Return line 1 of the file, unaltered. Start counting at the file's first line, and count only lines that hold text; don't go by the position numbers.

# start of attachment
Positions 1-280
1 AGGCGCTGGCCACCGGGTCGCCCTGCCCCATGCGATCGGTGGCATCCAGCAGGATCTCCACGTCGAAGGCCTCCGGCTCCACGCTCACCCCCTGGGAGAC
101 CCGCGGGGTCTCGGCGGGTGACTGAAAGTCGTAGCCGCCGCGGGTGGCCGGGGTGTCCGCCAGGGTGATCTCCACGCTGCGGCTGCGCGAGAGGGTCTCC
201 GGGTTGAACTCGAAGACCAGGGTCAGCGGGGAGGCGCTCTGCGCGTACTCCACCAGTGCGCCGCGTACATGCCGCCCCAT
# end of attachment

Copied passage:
Positions 1-280